- …have a face that is a functioning clock OR have hair made entirely out of neon pink post-it notes?
- …be chased around the room by a giant, radioactive LCD projector as you try to set up for your presentation OR actually be married to Mr. Sketch?
- …only be able to respond to people and situations with the first thought that pops into your head OR only be able to speak in the form of a question during your presentation?
- …realize (much too late) that your suitcase was switched with Lady Gaga’s and all you have to wear for your keynote speech is a suit made out of raw meat OR wake up to discover the only way you can get from point A to point B is by moonwalking?
Do you have additional “Would you rather…?” type icebreaker questions? Let’s see ‘em in the comments section.
Can you apply games played with your family in the classroom?
The Would You Rather Icebreaker didn’t come from a book of training activities. In long car rides, my family has discovered that playing a game called “Would you rather…?” is a fun way to pass the time. Sometimes, a game played in the car with your family can be used in the training room. Thus, the Would You Rather Icebreaker!
In “Would you rather…?” you’re given a choice between two options. For example: would you rather have four eyes or four ears? It’s not both/and. You can’t say “neither.” You must choose one, and then explain why you chose it.
This game makes a fun icebreaker/energizing activity in the training room.
10 Would You Rather Icebreaker Questions
Next time you’re looking to get some conversation going in your training room, try one of these would your rather icebreaker questions:
- Would you rather reach into your training supplies to find that all of your markers are dry OR reach into your briefcase and find that you forgot to bring you handouts?
- Would you rather lose your voice on the morning of your presentation OR walk into the presentation room and be informed that the projector bulb blew and it cannot be replaced?
- Would you rather present in a room where the temperature is stuck at 85 degrees OR 58 degrees?
- Would you rather show up to a ballroom (or large meeting room) to find that only 3 really enthusiastic people decided to come to your training session OR show up to the meeting room to find wall-to-wall attendees who refuse to say a word during your presentation?
- Would you rather get the hiccups in the middle of the most important presentation of your career OR pass gas (loudly) at the beginning of every staff meeting you attend?
- Would you rather give the same presentation to a different audience twice a day for the next month OR give a different presentation to the same audience every day for the next year?
- Would you rather use jazz hands throughout the entirety of your next presentation OR deliver your next presentation using dirty limericks?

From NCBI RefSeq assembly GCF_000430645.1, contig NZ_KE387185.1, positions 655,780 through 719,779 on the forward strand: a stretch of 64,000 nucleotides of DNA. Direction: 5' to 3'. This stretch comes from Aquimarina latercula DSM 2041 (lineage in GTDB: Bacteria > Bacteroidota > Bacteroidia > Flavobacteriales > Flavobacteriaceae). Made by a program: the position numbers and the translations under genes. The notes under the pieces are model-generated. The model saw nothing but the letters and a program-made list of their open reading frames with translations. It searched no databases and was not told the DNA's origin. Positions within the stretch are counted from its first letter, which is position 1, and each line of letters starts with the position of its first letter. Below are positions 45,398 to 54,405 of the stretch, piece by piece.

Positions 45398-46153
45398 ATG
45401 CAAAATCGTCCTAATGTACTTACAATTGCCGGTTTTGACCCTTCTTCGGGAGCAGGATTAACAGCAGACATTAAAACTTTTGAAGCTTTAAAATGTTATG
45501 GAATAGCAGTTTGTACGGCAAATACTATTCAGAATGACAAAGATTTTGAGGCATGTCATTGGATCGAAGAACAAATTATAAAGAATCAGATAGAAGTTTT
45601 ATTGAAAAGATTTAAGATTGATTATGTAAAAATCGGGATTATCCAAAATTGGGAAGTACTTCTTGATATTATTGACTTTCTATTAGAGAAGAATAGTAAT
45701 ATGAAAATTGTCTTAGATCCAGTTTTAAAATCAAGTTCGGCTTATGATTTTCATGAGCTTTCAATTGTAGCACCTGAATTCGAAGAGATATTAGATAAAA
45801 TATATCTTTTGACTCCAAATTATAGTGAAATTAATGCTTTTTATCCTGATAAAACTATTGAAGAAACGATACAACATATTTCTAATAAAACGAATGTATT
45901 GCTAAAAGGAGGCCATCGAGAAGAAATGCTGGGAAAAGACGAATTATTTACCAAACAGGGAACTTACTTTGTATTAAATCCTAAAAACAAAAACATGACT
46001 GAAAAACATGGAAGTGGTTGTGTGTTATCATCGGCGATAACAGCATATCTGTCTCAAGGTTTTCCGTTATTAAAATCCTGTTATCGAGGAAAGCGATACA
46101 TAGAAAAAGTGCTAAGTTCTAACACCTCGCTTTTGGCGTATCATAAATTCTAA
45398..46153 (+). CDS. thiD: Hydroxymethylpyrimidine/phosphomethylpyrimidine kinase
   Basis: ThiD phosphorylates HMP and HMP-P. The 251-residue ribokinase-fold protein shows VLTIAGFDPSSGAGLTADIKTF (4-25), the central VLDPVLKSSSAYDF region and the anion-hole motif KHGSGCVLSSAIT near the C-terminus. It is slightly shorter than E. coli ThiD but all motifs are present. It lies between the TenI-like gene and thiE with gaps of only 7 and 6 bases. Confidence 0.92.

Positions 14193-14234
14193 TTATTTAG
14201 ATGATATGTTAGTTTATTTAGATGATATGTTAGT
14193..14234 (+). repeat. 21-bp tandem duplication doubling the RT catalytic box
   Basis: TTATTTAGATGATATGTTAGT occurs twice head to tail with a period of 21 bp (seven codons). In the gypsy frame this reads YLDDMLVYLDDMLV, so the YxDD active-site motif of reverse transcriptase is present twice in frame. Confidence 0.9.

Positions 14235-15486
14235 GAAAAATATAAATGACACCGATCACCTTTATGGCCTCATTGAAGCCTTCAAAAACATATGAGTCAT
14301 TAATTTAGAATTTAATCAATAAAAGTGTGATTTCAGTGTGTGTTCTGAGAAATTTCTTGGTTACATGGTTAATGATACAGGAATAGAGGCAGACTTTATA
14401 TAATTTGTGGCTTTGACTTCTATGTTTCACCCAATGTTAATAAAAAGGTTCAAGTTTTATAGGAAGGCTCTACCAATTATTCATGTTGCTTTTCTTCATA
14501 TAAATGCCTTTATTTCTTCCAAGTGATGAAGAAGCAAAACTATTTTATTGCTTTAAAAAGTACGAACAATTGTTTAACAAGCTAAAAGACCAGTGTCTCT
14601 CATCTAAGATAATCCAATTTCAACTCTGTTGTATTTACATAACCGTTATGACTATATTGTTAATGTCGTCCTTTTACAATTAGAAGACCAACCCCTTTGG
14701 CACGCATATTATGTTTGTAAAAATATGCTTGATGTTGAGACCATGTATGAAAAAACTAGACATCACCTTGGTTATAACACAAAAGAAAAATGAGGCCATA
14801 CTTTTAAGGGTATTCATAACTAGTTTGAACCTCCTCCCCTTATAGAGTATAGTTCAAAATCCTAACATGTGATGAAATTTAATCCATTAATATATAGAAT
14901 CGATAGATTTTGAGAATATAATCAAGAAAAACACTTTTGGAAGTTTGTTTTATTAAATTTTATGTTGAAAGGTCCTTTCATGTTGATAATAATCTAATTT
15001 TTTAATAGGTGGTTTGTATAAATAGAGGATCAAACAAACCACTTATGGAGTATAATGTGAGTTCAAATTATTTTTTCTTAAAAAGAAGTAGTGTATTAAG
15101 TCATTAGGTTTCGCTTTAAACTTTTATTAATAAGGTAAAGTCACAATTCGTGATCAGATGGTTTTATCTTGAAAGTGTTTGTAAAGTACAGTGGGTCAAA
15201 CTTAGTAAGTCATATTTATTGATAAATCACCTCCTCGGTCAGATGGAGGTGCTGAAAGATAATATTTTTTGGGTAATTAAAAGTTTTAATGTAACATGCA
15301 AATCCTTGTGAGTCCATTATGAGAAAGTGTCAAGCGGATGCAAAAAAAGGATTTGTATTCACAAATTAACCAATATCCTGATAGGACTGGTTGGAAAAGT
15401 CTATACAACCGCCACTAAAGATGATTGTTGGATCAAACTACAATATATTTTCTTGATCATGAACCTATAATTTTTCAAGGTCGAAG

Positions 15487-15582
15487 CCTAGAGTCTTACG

- Would you rather co-facilitate with the Janice character from Friends OR give constructive criticism to Tony Soprano on how to be more inclusive in his decision-making processes?
- Would you rather kick off your next presentation after getting the worst haircut of your life OR spill coffee all over your shirt 2 minutes before your presentation is set to begin?
- Would you rather speak like Donald Duck OR giggle uncontrollably every time you say the word “but”?
What is your Would You Rather Icebreaker Question?
Do you have a great Would you Rather Icebreaker question that would make for a fun icebreaker/energizer? Have you ever used the Would you Rather Icebreaker? How did it go?
Legend has it that Ernest Hemingway used six words to pen his shortest work of fiction: For sale: baby shoes, never worn. Whether true or not (Snopes.com can neither confirm nor deny this is a true story), trainers and presenters have been inspired by this anecdote to break the ice by challenging attendees to write a 6-word memoir.
How a 6-Word Memoir Works
It works quite well. About a year and a half ago, I watched as the CEO of my organization opened a 2-day meeting of about 60 surgeons, medical professionals, and administrators from across the United States, India, Nepal, and Ethiopia with this very activity. Attendees wrote their 6-word memoirs on a flip chart, posted them around the meeting room and referred back to them throughout the 2-day meeting.
(If you’re interested, this is the 6-word memoir that I penned: “Love is cookie dough ice cream.”)
A Modern Take On A Classic Icebreaker
The 6-word memoir works as an icebreaker because it’s quick, it forces participants to be succinct as they introduce themselves, yet you can learn so much about someone in just six words.
For those that want a fresh spin on an icebreaker that’s quick and forces participants to be succinct yet can say a lot about a person, you can look to Twitter for inspiration. Challenge learners to share their life story in 140 characters (or 280 if you are feeling super modern) or less. One note about this challenge: you can make this task a little easier on your participants if you give them a worksheet with 140 boxes so that they don’t spend valuable session time trying to count each letter (and space).
Have you used the 6-word memoir icebreaker? How did it go? Have another activity that you find works extremely well to break the ice with a variety of audiences? Please do share in the comment section below!